After a performance like Newcastle, the narrative cycle dictates that you must start questioning whether United players even care about the shirt. Rashford’s performance was terrible, but it’s funny how the story always becomes the players aren’t even trying rather than looking at how the players aren’t being put into a position to succeed.

Rashford didn’t press or track back well against Newcastle but Rashford has never done those things. If you want your right wing to do things Rashford doesn’t do and you’re not asking him to do the things Rashford is good at then why are you picking Rashford to play there?

Once again on Saturday United had Rashford standing out wide, while Aaron Wan-Bissaka, a fullback not known for his attacking, ability to attack all the dangerous spaces.

United managed just three shots from open play against Newcastle, two of the three were taken by fullbacks. Rashford’s effort off the ball is not excusable but you can understand why a human would start getting frustrated having to watch tactics designed for exactly this to happen fail week after week.

Then there’s United out of possession.

We’ll start with the press. The way Ten Hag presses he asks the wingers to come narrow and press the center backs. This has the result of leaving the wide players wide open.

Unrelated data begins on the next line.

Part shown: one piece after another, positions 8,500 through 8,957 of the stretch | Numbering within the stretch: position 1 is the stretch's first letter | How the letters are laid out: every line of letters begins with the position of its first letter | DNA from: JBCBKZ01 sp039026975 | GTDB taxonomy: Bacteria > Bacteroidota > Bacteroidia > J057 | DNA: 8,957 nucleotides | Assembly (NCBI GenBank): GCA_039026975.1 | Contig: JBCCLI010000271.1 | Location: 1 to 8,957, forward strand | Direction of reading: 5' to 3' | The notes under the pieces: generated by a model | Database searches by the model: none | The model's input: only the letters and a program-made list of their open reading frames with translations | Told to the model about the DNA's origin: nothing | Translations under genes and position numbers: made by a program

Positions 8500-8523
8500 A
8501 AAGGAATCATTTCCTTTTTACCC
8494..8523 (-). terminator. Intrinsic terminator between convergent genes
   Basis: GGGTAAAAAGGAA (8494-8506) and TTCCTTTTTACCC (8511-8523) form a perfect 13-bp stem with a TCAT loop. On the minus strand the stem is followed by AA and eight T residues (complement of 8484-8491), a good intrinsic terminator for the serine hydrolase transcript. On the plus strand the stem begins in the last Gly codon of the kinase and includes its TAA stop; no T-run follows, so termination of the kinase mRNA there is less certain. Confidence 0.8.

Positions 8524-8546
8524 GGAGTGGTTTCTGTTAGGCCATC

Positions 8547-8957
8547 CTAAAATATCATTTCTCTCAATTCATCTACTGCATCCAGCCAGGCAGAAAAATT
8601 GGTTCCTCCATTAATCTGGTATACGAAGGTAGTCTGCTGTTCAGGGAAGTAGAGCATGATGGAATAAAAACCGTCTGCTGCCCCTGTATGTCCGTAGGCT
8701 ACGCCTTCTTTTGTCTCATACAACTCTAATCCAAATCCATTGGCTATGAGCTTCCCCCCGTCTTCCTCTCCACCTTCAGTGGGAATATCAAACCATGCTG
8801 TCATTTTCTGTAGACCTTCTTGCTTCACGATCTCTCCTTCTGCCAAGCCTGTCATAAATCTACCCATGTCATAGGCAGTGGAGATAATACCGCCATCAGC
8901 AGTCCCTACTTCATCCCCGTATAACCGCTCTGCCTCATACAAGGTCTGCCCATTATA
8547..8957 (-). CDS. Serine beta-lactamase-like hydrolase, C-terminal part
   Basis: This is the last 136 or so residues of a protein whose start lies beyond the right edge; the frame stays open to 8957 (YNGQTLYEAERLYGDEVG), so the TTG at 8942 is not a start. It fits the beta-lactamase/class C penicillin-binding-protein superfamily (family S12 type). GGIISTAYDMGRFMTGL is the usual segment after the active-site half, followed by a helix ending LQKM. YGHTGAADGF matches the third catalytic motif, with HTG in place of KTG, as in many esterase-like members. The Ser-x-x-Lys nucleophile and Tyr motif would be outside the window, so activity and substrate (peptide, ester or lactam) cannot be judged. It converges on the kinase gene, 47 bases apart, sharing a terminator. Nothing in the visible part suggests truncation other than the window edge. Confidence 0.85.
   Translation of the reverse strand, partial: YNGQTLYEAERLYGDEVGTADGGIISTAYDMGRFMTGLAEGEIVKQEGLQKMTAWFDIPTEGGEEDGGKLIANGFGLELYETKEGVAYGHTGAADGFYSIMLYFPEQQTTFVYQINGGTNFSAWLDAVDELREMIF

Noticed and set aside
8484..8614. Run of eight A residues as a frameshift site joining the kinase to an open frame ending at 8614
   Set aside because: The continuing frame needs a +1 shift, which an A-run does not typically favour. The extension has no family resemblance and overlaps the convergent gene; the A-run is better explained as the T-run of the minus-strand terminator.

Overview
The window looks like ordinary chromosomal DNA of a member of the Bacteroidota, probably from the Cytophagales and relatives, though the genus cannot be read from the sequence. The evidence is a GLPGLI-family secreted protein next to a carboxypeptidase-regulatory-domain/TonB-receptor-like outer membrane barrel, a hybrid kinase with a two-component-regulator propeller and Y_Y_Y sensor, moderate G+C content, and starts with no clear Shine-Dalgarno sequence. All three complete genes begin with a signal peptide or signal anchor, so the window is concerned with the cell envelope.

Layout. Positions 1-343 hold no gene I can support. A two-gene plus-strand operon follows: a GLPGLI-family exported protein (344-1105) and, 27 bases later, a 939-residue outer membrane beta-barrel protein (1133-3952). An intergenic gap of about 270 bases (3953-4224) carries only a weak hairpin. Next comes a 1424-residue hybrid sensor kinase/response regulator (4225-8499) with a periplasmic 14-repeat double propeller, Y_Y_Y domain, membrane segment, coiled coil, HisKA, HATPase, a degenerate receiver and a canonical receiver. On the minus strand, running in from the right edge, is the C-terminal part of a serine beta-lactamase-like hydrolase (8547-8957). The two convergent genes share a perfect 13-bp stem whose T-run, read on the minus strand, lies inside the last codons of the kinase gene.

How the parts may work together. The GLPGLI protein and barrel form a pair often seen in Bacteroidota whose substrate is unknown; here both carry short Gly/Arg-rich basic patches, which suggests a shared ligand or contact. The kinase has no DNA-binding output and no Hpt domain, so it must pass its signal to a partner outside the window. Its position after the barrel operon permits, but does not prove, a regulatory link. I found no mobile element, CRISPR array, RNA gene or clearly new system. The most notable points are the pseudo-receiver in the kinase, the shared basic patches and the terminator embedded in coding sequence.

The result in one simple pass teams can easily break United’s press, and then easily move the ball up the field.

This isn’t anything new. Earlier this season Spurs ran rampant over United in the second half after Ange Postecoglou’s halftime adjustment was simply, to have the fullbacks stand wider in the buildup. Last season even Leicester City was taking advantage of United by just leaving the wideman open.

Beyond United’s high press, United has had several defensive issues this season that come down to a lack of midfield structure. That lack of structure is entirely down to their choice of tactics.

Out of possession, United’s base formation is either a 4-2-3-1, 4-4-2, 4-3-3, or 4-1-4-1. It’s hard to say for sure because they don’t defend as a unit, they defend man to man. This makes it incredible for teams to drag people out of possession, and for people to end up in weird positions.

This creates scenarios where defenders step up to follow their man, while midfielders are dragged out of the middle. It’s a complete mish-mosh with no one in the middle.

That can make things look really easy. Take this scenario against FC Copenhagen where Scott McTominay has a man to mark, therefore no one is around to pick up the man with the ball.